Health workers go to patients’ homes to deliver medicines and verify their treatments.The EBAIS system has been the first line of response to the pandemic in Costa Rica and represents one of the keys that have allowed the country to have the lowest covid-19 case fatality rate in Latin America, experts say.
As the country reaches two months from the first detected case, only six patients have died and as of Wednesday there were only 16 hospitalized out of some 400 active cases.
More than 320 people have recovered from the disease.
“Our best vaccine against covid-19 is to have a disciplined and educated population, and a fairly consolidated health system,” Dr. Luis Villalobos, a public health expert from Costa Rica, tells BBC Mundo.
“We do not spend on the army, but we do spend a lot on health, social security and education, and that has been very important,” adds the also former dean of the Faculty of Medicine at the University of Costa Rica.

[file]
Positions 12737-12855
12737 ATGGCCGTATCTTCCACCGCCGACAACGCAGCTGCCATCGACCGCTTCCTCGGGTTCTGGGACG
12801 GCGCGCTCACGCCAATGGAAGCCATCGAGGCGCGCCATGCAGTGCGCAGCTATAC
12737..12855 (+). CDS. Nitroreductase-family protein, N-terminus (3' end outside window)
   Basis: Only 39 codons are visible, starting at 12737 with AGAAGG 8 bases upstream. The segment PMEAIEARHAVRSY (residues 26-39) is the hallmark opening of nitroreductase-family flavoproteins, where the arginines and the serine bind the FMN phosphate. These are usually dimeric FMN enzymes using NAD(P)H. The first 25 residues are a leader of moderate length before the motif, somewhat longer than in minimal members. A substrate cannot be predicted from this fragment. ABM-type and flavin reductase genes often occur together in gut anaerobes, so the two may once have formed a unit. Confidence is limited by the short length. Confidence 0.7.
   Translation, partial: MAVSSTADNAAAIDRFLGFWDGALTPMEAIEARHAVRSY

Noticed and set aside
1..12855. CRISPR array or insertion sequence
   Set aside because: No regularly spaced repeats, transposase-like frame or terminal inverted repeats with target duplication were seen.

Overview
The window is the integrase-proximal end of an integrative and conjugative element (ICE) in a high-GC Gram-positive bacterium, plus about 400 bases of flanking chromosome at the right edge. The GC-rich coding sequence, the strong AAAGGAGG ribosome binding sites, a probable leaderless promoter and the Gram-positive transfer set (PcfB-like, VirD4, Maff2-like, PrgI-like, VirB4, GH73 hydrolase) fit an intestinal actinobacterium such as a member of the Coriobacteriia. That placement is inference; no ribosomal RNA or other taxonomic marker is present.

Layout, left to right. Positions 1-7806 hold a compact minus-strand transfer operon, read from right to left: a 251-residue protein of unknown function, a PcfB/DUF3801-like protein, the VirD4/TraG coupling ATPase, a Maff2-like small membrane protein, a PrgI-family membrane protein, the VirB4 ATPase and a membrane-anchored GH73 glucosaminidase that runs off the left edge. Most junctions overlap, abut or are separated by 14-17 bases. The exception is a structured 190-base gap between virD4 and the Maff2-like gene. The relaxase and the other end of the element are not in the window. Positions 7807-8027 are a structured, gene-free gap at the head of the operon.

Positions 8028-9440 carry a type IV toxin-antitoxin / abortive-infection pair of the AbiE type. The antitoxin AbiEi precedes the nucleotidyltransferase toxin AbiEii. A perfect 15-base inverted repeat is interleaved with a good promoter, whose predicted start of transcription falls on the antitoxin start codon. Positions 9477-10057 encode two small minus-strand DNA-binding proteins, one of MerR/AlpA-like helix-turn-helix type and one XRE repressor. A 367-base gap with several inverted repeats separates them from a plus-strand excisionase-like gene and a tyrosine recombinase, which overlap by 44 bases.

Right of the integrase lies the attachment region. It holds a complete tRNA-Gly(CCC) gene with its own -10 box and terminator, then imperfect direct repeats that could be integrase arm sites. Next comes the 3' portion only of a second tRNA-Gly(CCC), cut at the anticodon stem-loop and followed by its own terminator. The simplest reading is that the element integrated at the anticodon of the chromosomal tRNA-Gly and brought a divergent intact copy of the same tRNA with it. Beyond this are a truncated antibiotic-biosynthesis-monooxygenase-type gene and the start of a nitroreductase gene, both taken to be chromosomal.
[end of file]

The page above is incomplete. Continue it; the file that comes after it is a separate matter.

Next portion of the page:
A solid health system
The Costa Rican health system was highly fragmented in the 20th century, Villalobos explains, but reforms in the 1990s and 2000s created a solid framework that has enabled it to respond to this pandemic.
Through more than 1,000 EBAIS clinics, which are staffed by doctors, nurses, technical assistants and pharmacists, clinicians are treating covid-19 cases at the detection stage, which is crucial for containing infections.
As in the case of Henry, since a possible case is identified, active monitoring of symptoms is maintained until confirmation . If a patient worsens, then he goes to the hospitalization level.
The Costa Rican Social Security Fund has a dozen hospitals throughout the country’s seven provinces, the country’s Ministry of Health told BBC Mundo.
The most complicated moments in these last two months occurred between March 19 and April 3, when 325 new infections were confirmed. The worst day was March 24, with 60 cases.
The advance of the covid-19 in Costa Rica
The first confirmed case occurred on March 6.